How Child Care Assistance in Welfare and Employment Programs Can Support the Employment of Low-Income Families
Summary of Key Findings from Working Paper No. 11
Improving access to affordable, high-quality child care is an important component of efforts to support employment among low-income families. This paper uses data from random assignment studies of 21 welfare and work pilot programs to investigate how a set of child care policies affected low-income families’ use of paid care and subsidies and their experience with employment-related child care problems. In programs that provided it, increased access to care included one or more of the following: promotion and subsidization of formal care, case management and support services, efficient reimbursement of out-of-pocket expenditures, and continuity of care for families transitioning on and off welfare. The effects of programs that increased access to child care are evaluated against the backdrop of child care subsidies provided through the AFDC system and block grants for low-income families available at the time.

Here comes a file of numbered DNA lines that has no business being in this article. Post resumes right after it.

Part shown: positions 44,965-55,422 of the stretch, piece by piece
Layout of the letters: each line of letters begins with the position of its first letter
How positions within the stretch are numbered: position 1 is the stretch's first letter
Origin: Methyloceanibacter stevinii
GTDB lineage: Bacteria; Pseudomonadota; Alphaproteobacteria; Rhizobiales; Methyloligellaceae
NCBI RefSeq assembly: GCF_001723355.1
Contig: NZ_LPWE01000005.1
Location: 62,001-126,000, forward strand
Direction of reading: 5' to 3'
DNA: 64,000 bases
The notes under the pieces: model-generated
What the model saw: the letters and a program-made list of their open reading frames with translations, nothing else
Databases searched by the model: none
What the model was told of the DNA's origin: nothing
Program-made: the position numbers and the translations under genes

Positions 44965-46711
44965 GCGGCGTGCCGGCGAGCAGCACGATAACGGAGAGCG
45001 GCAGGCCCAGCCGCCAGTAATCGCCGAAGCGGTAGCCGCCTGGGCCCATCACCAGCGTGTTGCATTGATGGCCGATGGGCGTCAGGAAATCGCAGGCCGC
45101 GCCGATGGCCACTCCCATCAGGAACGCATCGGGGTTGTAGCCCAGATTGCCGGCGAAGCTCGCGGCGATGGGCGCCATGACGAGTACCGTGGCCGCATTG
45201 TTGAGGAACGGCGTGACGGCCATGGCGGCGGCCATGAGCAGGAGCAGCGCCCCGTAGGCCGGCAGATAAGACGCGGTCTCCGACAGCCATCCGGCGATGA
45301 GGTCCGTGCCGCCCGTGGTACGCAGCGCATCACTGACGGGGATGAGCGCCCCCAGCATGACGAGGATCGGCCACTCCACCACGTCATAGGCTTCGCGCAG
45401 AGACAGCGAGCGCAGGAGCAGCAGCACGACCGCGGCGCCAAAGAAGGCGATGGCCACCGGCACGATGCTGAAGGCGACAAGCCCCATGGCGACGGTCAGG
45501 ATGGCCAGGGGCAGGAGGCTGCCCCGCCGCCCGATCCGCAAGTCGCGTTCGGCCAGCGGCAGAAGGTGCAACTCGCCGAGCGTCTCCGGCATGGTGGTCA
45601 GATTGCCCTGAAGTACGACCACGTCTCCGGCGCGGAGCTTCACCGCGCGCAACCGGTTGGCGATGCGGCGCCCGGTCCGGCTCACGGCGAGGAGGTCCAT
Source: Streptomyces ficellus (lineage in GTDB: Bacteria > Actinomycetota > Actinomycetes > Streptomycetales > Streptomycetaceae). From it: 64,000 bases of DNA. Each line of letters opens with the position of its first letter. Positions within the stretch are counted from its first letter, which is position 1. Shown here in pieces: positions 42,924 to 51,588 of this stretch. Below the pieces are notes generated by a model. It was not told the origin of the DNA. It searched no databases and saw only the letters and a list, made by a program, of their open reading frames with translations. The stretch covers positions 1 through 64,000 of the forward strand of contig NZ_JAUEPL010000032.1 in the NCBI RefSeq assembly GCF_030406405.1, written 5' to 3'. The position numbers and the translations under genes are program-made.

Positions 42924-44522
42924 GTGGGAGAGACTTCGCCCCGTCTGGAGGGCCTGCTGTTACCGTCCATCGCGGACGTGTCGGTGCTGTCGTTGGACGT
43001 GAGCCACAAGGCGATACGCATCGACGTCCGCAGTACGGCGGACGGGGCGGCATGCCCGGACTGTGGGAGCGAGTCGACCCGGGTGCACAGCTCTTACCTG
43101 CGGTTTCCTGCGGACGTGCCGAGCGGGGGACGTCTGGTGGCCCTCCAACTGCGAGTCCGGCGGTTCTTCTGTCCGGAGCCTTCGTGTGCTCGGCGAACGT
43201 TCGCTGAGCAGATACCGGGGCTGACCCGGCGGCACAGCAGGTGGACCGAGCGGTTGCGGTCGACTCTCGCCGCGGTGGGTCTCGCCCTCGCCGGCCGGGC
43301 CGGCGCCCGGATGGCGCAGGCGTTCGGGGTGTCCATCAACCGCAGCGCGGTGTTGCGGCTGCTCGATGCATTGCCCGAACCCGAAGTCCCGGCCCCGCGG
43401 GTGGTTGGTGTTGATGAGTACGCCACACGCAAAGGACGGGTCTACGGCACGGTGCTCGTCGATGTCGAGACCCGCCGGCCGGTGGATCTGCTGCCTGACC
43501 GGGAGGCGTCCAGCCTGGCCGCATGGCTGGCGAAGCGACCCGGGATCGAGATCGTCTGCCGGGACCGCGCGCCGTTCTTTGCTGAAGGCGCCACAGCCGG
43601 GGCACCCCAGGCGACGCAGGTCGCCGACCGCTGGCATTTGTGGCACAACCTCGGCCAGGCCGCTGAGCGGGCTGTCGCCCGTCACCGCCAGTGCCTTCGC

- Welfare and work programs generally increased employment and use of paid child care regardless of whether the programs included policies that increased access to care.
- Compared to programs that did not enhance access to child care, those that did increased use of child care subsidies, reduced out-of-pocket costs, and reduced reports of child care problems that interfered with employment.
Conclusions and Implications
Benefits to families from the expanded availability of subsidized child care assistance and lower out-of-pocket cost in welfare and work programs can increase disposable family income, which has been shown to improve child well-being. Reductions in child care problems that interfere with employment, moreover, may promote job stability.